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Hugh Gardner ACKLEY


Hugh Gardner ACKLEY, economist in the field of Macroeconomic Theory.


ACKLEY, Hugh Gardner was born in 1915 in Indianapolis, Indiana, United States of America.


Bachelor of Arts Western Michigan University, 1936., Hon Doctor of Laws, Master of Arts, Doctor of Philosophy University Michigan, 1964, 1937, 1940. Hon Doctor of Laws Kalamazoo College, 1967.


Instructor, Ohio State University, 1939-1940, University Michigan, 1940-1941. Consultant, National Resources Plan Board, 1940-1941. Economics, United States Office Price Administration, 1941-1943, 1944-1946.

United States Office of Strategic Service, 1943-1944. Assistant Professor, Association Professor, Professor, Henry Carter Adams Distinguished Professor Political Economics, University Michigan, 1946-1947, 1947-1952, 1952-1969, 1969-1983. Consultant, United States Economics Stabilization Agency, 1950-1951.

Economics Adviser, Assistant Director, United States Office Price Stabilization, 1951-1952. Member, Chairman United States President's Council Economics Advisers, 1962-1968, 1964-1968. United States Ambassador Italy, 1968-1969.

Member, National Advisory Council Social Security, 1978-1980. Columnist, Dun’s Review, Dun’s Business Month, since 1971. Fulbright Research Scholar, Italy, 1956-1957.

Ford Foundation Faculty Research Fellow, Italy, 1961-1962. Member, Senior Adviser, Association Staff, Brookings Institute, Institution, 1976-1978, 1979-. Trustee, Joint Council Economics Education, 1971-1977: Director,National Bureau of Economie Research, New York, New York, United States of America, 1971-1980; Visiting Committee, Department Economics, Massachusetts Institute of Technology, Cambridge, Mass., USA, 1971-1977.

Professor Emeritus, University Michigan, Ann Arbor, Michigan, United States of America, since 1984.

Editorial Board, American Economic Review, 1953-1956.


  • Chairman, Committee Research Publications, Committee Honors and Awards, Vice-President, Advisory Committee United States Bureau Census, President, Distinguished Fellow, American Economic Association, 1960-1961, 1959-1961, 1962, 1974-1976, 1982, 1983. Fellow, American Academy of Arts and Sciences, since 1968. Cavaliere del Gran Croce, Republica d’ltalia, 1969.

    Distinguished Alumnus Award, Western Mich. University, 1970; Member, American Philosophy Society, 1972. Distinguished Faculty Achievement Award, University Mich., 1977.

    Director, United States Social Science Research Council, United Kingdom or United States of America, 1959-1961. Research Scholar, Rockefeller Foundation Center, Bellagio, 1977.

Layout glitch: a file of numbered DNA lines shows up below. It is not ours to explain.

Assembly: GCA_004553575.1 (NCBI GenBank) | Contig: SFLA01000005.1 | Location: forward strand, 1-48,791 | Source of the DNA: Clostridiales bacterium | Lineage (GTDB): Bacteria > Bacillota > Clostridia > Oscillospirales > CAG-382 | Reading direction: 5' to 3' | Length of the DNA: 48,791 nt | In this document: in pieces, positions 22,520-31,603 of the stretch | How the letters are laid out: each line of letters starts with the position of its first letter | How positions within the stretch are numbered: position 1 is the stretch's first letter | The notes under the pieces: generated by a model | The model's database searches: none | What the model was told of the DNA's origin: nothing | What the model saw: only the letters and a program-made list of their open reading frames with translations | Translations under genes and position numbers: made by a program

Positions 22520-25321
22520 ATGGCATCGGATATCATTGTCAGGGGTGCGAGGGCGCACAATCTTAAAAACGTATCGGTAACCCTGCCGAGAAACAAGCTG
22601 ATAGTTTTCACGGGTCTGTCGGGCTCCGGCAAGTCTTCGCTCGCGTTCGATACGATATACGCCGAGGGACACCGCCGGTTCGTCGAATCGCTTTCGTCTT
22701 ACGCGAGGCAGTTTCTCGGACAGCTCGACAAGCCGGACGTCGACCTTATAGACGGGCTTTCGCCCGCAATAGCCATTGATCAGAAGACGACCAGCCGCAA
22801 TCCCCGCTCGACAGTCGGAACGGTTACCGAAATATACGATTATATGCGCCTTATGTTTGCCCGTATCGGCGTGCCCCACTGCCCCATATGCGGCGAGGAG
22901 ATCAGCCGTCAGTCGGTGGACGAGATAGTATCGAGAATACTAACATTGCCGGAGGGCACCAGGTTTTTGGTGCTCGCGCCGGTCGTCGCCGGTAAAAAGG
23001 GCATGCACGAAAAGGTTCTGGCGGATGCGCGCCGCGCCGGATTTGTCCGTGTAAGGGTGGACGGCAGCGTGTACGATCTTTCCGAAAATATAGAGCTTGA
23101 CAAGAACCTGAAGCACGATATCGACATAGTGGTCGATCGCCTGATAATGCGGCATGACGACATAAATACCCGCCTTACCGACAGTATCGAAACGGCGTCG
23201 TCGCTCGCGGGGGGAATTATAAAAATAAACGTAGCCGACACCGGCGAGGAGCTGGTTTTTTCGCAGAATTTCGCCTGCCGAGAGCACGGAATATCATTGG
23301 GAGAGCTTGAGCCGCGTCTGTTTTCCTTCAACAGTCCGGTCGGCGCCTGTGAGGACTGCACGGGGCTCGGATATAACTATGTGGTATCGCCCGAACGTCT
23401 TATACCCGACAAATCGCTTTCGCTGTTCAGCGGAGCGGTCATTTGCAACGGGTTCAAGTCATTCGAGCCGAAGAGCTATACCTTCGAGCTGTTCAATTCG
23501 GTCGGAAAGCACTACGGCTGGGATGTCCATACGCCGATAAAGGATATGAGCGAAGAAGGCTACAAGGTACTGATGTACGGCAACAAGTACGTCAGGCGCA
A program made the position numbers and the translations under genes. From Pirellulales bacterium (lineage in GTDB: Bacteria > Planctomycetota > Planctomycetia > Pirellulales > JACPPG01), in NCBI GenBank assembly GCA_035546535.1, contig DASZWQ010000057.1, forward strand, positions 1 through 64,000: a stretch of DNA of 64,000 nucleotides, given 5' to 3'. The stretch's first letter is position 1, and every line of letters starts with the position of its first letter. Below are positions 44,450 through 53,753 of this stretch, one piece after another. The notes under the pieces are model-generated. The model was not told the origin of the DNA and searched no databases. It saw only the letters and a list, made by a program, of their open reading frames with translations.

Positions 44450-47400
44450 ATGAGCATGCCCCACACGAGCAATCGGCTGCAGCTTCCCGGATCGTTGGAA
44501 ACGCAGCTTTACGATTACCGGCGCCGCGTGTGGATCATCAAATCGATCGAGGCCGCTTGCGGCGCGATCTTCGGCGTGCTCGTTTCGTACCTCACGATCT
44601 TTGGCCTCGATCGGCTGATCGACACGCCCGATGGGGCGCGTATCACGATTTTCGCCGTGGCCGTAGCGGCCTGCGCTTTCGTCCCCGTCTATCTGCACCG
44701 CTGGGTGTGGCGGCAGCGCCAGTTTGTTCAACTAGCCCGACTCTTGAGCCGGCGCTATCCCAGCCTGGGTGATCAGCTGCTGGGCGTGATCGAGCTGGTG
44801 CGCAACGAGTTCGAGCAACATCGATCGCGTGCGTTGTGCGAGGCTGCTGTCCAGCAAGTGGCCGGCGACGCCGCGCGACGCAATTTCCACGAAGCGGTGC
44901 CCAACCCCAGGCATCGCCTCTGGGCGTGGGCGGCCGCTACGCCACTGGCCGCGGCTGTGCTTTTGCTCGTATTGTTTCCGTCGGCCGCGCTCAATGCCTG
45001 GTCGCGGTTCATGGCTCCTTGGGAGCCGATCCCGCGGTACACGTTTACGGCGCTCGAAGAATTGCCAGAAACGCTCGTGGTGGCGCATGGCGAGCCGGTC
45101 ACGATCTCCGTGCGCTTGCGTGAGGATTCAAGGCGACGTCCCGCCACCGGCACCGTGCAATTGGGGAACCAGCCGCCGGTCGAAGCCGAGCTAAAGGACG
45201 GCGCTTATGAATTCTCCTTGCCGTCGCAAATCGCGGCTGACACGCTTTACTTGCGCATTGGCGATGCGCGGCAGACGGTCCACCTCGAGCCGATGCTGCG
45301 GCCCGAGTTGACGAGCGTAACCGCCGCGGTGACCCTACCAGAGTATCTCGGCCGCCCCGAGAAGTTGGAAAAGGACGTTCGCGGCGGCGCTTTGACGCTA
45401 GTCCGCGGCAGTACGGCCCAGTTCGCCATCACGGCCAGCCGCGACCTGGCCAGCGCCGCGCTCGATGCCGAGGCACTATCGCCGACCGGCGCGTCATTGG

I was attracted into economics by the macroeconomic phenomenon of Depression. Yet my graduate studies concentrated on microeconomics. These led quickly into government consulting and then to the wartime staffs of the Office of Price Administration and the Office of Strategic Services.

Later, I helped to manage the Korean War controls. My first and perhaps best book — a study of Korean controls — is available only in microfilm. But apparently it gets intensive use whenever a possible defence emergency causes officials to ask their economists about controls. Returning to teaching in 1952, I readily accepted reassignment to macroeconomics.

My lectures evolved into an extraordinarily successful textbook, translated into many languages, and apparently somewhere still in use. Understanding inflation always seemed to me to require integration into macroeconomics of a somewhat institutional view of wage and price determination. This view found expression in 1959 Congressional testimony that I consider among my best work.

It was broadly consistent with concurrent and later work by Schultze, Okun, and others, and provided my rationale for incomes policies. Services as Member and later Chairman of the Council of Economic Advisers also involved teaching macroeconomics: persuading Presidents Kennedy and Johnson and Congress to cut taxes to create jobs. As the stimulus succeeded, and as Vietnam then produced overemployment, the effort to ‘jawbone’ wage and price restraint became more necessary but more difficult. President Johnson accepted our advice to ask for higher taxes but enactment was too long delayed.

Appointment as Ambassador to Italy after the Canadian Economie Association service reflected a longstanding interest in the Italian economy, expressed in an earlier series of articles and a monograph. Later I analysed Japanese macro-policies.